Ben Donohoe was a sports-loving, caring and intelligent nine-year-old boy who lived with his parents, Robyn and Peter, and siblings, Luke, Lauren and Kate. An active boy who particularly loved cricket and soccer, he played every sport. He also loved his music and would sing and dance around his bedroom to the sounds of Shrek, Robbie Williams and Shannon Noll. Ben attended Latham Primary School and was in year 4 when he was diagnosed with a brain tumour on 10 June 2005. When he became sick, his mother Robyn would often ask him if there was anything she could get for him and Ben would simply say, ‘Just a cuddle.’ That is a testament to his caring nature. Despite an operation to remove the tumour and despite Ben’s determination, the tumour was too aggressive. Ben passed away on 2 August 2005, less than eight weeks after being diagnosed.
I spoke in parliament yesterday, arguing that Australian mobile phone plans are too complex, and phone companies should make them simpler.
Complex Mobile Phone Plans
23 November 2011
I rise to speak on the unnecessary complexity of mobile phone plans in Australia. According to the 2009-10 report of the Australian Communications and Media Authority, 15 million Australians use a mobile phone. Thirty-seven per cent of Australian adults use a mobile phone as their main form of communication. Mobile phones are an integral part of life for many of us. They help us stay connected while travelling, simplify the process of meeting a friend on the weekend, make it easier for tradespeople to do their jobs and allow parents to keep tabs on their teenagers. The mobile phone is a great piece of technology, yet the process of choosing a mobile phone plan is currently Byzantine.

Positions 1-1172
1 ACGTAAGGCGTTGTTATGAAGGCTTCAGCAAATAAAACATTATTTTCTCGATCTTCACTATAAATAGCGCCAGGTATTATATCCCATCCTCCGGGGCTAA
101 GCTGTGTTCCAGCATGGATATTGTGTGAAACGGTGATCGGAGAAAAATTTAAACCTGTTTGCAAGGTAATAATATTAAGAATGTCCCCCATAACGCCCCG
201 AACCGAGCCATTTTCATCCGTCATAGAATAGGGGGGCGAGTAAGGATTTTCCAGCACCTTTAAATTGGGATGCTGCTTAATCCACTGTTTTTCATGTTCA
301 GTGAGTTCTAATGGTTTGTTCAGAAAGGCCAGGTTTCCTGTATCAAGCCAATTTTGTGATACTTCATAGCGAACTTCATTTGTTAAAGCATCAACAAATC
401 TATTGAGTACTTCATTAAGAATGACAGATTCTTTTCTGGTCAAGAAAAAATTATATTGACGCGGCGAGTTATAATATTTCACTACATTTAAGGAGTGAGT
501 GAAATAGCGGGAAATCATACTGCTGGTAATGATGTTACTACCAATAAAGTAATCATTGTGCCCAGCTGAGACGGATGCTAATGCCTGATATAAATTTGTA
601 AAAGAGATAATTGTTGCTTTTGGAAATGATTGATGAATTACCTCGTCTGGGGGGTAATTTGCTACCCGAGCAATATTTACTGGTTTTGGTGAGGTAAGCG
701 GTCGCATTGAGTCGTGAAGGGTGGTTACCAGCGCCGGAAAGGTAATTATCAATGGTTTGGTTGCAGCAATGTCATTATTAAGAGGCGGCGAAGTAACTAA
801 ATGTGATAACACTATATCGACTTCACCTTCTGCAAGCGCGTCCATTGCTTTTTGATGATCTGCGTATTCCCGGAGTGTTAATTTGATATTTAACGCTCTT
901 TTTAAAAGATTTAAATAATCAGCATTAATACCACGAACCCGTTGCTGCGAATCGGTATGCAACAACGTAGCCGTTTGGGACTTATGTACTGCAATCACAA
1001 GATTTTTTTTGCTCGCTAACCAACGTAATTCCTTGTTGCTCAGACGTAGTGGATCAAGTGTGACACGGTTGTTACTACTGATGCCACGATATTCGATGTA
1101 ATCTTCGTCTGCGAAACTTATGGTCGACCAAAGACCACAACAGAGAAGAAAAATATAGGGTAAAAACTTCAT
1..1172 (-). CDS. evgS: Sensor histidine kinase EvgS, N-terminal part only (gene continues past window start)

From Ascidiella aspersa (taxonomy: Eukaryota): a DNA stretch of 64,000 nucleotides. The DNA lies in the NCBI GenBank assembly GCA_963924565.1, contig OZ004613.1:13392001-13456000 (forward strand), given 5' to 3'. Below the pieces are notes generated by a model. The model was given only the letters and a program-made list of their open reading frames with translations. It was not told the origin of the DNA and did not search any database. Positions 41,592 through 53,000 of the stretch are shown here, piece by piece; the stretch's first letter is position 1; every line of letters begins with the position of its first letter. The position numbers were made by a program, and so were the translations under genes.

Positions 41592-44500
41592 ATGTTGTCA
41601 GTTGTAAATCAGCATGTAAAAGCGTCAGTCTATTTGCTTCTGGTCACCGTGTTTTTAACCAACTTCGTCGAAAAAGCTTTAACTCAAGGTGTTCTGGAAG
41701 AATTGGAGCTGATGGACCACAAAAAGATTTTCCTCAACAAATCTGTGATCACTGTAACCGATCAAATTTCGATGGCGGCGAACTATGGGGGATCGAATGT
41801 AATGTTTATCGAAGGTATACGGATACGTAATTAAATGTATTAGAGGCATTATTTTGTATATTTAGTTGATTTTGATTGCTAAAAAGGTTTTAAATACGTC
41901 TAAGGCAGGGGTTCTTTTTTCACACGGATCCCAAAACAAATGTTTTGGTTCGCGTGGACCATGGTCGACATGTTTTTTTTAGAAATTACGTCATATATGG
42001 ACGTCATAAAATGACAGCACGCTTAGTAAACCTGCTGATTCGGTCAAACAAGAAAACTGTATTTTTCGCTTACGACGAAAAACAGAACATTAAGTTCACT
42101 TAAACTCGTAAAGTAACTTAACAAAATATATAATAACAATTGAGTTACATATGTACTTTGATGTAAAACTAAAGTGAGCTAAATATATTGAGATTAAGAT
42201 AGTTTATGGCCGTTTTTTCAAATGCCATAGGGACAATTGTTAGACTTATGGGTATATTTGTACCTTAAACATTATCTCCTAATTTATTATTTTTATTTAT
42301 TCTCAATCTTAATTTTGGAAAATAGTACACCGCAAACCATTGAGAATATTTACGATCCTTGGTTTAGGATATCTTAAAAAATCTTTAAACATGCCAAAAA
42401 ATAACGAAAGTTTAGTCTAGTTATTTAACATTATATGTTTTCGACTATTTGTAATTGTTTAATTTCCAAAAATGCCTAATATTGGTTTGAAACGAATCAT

I was on the Sky News AM Agenda program this morning with my usual sparring partner Mitch Fifield. Topics today included fair minerals taxation, the Coalition’s unfair workplace laws, the Qantas dispute and Afghanistan. Hosted by Kieran Gilbert.
The almost peerless Saul Eslake is leaving the Grattan Institute to join Bank of America Merrill Lynch – which I regard as a gain for them, and a loss for the rest of us. Saul’s contribution to the public economic debate over recent years has been extraordinarily valuable, particularly given the lack of non-aligned macroeconomists and public economists who are willing to write for the popular media and speak on TV.
I wrote a column for the Chronicle newspaper recently about the proposed National Disability Insurance Scheme.
National Disability Insurance Scheme The Chronicle
If you ever feel like you’ve had a tough week, try chatting with a parent who’s caring for a child with a profound disability. Chances are, they’ll be bleary-eyed and bone-tired. They may be struggling to make ends meet, and often contending with health issues of their own.
Like every parent, they love their children – but their parenting journey is harder than most. The regular cycle of life is that children leave home and start families of their own. But parents of children with a disability can find themselves caring for a 40 year-old with the mental abilities of a toddler. Many face a searing fear: what will happen to my child when I die?
I wrote a column for the Chronicle newspaper recently about the opening of the ‘Belco Bowl’.
Stimulus, Schools and Skating
The original skateboarders were bored California surfers – they came up with the new sport in the 1940s as a way to kill time when the waves were flat. Opening the new ‘Belco Bowl’ with Chris Bourke MLA earlier this month, I told the audience that its location couldn’t be more apt. As Canberra skaters look out over the calm waters of Lake Ginninderra, they can be reminded of how their sport started.
I wrote a column for the Chronicle newspaper recently on the rollout of the National Broadband Network.